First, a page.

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Baidu-led partnership applies for China banking license

Employees walk past the logo of Baidu outside its headquarters in Beijing, December 15, 2010. REUTERS/Soo Hoo Zheyang
Employees walk past the logo of Baidu outside its headquarters in Beijing, December 15, 2010. REUTERS/Soo Hoo Zheyang

BEIJING (Reuters) - Baidu Inc has formed a partnership to apply for a private banking license, as China's biggest search engine provider moves from acting as a store front for money market funds to a certified financial institution.

Baidu and other Chinese Internet companies such as Tencent Holdings Ltd and Alibaba Group Holding Ltd have offered wealth management products since last year.

They have attracted millions of investors thanks to interest rates on consumer deposits that are higher than those offered by banks, which are subject to a cap of 3.3 percent for one-year savings.

"Of the businesses the Internet will topple they naturally include finance," Chief Executive Robin Li said on the sidelines of China's annual parliament on Friday.

"Baidu is now applying for multiple banking licenses, including payment, but because we're still in the process of applying it's not convenient to reveal too much," Li told a group of reporters.

Official control of interest rates has left commercial banks offering slim pickings for individual depositors, with yields of most savings products barely matching inflation. That is changing as the government liberalizes interest rates and as online savings products compete with higher returns.

"What Baidu does at the moment is market financial products. This is just a more convenient way of selling currently available financial products to an audience," said Li.

E-commerce leader Alibaba kick-started China's online finance industry with the high-yield Yu'e Bao money market fund, which has amassed 400 billion yuan ($65.38 billion) in assets under management in less than eight months, according to the official Shanghai Securities News.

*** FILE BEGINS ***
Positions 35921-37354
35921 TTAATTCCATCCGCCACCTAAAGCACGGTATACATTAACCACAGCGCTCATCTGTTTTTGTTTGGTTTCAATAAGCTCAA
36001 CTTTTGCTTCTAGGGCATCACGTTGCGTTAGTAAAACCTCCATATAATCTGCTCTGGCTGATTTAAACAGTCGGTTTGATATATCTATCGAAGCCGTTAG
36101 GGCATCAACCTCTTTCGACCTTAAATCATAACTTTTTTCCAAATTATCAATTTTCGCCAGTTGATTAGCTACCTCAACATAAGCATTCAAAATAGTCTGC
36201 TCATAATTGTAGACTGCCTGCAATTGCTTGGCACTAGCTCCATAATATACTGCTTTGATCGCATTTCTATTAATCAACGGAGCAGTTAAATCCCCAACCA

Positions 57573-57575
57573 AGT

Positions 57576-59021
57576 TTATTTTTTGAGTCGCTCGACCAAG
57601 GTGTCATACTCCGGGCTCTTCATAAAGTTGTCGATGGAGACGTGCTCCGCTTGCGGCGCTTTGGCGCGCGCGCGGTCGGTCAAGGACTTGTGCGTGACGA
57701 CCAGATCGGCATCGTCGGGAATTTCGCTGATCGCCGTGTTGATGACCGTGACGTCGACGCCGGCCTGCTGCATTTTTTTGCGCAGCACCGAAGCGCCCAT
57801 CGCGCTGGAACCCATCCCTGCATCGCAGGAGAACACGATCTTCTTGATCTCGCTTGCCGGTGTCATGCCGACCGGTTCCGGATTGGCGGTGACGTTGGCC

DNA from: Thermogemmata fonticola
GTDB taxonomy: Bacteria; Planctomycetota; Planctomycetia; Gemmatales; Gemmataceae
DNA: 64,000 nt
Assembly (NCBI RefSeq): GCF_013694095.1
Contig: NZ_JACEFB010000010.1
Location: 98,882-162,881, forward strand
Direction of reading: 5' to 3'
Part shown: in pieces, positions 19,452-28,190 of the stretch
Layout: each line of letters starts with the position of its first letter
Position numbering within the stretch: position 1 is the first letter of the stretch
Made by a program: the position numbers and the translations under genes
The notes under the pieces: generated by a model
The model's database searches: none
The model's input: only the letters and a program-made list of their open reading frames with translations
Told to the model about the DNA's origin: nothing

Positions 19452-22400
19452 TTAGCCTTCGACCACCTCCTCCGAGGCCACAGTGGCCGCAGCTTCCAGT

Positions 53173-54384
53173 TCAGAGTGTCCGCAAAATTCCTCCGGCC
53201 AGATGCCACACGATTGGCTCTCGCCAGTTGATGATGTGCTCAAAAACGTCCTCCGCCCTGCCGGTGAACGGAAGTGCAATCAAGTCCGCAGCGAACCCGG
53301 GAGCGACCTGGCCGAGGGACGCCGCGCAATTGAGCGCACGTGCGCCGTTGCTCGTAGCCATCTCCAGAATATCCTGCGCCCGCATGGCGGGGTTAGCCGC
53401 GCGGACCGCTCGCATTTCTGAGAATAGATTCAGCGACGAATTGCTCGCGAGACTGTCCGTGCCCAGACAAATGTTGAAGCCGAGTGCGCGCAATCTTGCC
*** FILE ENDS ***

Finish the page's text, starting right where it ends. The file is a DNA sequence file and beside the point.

Baidu and social networker Tencent followed suit, drawing the ire of China's banks who are lobbying to introduce curbs on the growth of online funds offered by non-banks.

State broadcaster CCTV dubbed Yu'e Bao a "vampire", accusing it of sucking the life out of China's banks.

Non-finance Internet firms offer such products online through partnerships with fund managers such as Tianhong Asset Management Co Ltd, of which Alibaba has applied to buy 51 percent.

Three state-owned banks have since halted interbank deposit transactions with Tianhong, citing high costs, the official Xinhua news agency reported on Thursday, citing an anonymous bank source.

A spokeswoman for Tianhong told Xinhua the fund is in contact with over 170 banks in China each day and is unaffected by the halt.

Premier Li Keqiang threw the government's support behind online finance in his opening address to parliament on Wednesday but said the industry needs to be closely watched.

"We will promote the healthy development of Internet banking, improve the mechanism for coordinating financial oversight, keep a close watch on the cross-border flow of capital, and ensure that no systemic or regional financial risks occur," Premier Li said.

Baidu's Li previously said that online finance needs greater regulation as Internet companies are not finance experts, adding that lack of oversight increases risk, according to a Xinhua report on Monday. ($1 = 6.1185 Chinese Yuan)

(Reporting by Xie Heng and Paul Carsten; Editing by Christopher Cushing)

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